First of all, there is some dispute about whether Hagar was actually her name or just her role description, because it means ‘other, outside, stranger’. In Abraham’s story she was just a bit player, passed around like a thing rather than a person. But in God’s story Hagar is much more important. This is not the first time she has left the camp. In Genesis 16 she ran away from Sarah’s harsh treatment, out into the desert. There she met God’s messenger who called her by name, not just ‘slave girl’ and promised her that her son Ishmael, which means ‘God hears’ had a good future of his own. Hagar then does something that no one else in the entire Bible does, she gives God a name. That name is El-roi, the God who sees me.. Hagar may be an outsider in Abraham’s dysfunctional family, but God knows her intimately and treats her like part of God’s family. Now Hagar and her son are facing what seems like certain death. Who can fail to be moved by the mother who cannot bear to watch her child die? God sees Hagar’s tears and the hears the cries of her child. He opens her eyes to his provision for her, a well in the desert; and like the devoted mother she is, she hurries to give the first drink to her child.
God’s actions remind us that God cares for everyone, even the outsider or the stranger. God is not the pet God of one group of people, but Lord of the whole earth. And, after God has led the descendants of Abraham out of slavery and into the promised land; the instructions that God gives this new community stress care for the outsider and the stranger as a core practice for his people. The story of Hagar, the slave girl who was seen and rescued by God, is a story that has brought hope to generations of African American women, treated as chattels by slave owners. Hagar is also the mother of Islam. In fact, the sacred pilgrimage or Hajj which Moslems make to Mecca is to the site of the zamzam well, claimed as the well that God showed Hagar. Hagar is African, we are told she is an Egyptian, and she is the foremother of Islam so we don’t have to look very hard to identify two groups that she represents who are regarded as ‘other’ in our white, post-Christian society. Hagar reminds us that black lives matter to God, but she also invites us to challenge ourselves about other groups and people we might not truly see- those with disabilities, the elderly, the mentally ill, those whose sexualities and gender pronouns don’t fit into our categories. Hagar invites us all to hold a mirror up to our own preconceptions, prejudices and blind spots and to remember that Shalom can only be present when all are included and welcomed equally.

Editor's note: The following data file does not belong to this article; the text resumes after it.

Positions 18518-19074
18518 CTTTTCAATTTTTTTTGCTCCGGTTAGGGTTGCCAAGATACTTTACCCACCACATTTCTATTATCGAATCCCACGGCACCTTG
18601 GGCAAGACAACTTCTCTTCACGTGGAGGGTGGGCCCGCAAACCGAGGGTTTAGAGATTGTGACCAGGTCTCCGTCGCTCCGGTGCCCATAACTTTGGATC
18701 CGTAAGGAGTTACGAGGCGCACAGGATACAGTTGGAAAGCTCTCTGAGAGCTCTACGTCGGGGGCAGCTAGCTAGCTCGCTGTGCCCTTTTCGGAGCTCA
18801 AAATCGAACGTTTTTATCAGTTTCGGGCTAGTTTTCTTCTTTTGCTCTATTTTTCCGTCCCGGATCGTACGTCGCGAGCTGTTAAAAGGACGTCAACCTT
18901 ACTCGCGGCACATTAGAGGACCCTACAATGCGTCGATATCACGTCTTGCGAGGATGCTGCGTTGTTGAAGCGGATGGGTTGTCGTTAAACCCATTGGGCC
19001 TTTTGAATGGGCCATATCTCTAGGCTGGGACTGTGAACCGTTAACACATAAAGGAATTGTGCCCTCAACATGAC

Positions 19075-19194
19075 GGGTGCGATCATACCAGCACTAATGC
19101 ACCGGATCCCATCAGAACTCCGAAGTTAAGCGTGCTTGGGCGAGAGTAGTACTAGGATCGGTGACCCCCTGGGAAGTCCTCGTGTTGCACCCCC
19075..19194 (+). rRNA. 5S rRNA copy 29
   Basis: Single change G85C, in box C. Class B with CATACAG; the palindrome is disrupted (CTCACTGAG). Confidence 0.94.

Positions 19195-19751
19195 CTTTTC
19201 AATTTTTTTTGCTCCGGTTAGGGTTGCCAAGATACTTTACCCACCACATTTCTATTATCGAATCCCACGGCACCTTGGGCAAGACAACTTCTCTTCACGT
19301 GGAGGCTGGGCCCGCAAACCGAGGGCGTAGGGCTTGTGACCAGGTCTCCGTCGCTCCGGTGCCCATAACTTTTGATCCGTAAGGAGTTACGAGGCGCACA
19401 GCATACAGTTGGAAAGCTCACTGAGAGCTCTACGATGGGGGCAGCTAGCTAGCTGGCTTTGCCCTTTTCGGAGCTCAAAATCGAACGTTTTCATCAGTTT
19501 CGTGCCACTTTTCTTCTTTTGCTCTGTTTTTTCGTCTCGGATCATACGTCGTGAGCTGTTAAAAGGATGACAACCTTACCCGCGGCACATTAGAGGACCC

Matthew’s gospel was written for a community who were experiencing persecution because they had claimed a new identity as followers of Jesus. They spoke the kingdom of God where only God could have power over others, not the Emperor, not the pater familias whose word was law in his family, not the slave holder, but only God. They were following someone who welcomed outsiders; from the shepherds and foreign sages of the nativity to the penitent thief at the crucifixion and the angry persecutor of the Damascus Road. Paul tells us that Christ is our peace, he has reconciled in one body by the cross those who are near and those who are far off. Those who claim the privileges of the chosen people, and those who stand unseen or distorted in our sight at the margins. He came to bring recovery of sight to the blind, that’s all of us, not just those who wear glasses. The question that Hagar’s story asks us to reflect on is ‘Who is at that I’m not seeing clearly, and how can I be part of God’s plan that everyone is seen as the beloved child of God that they are?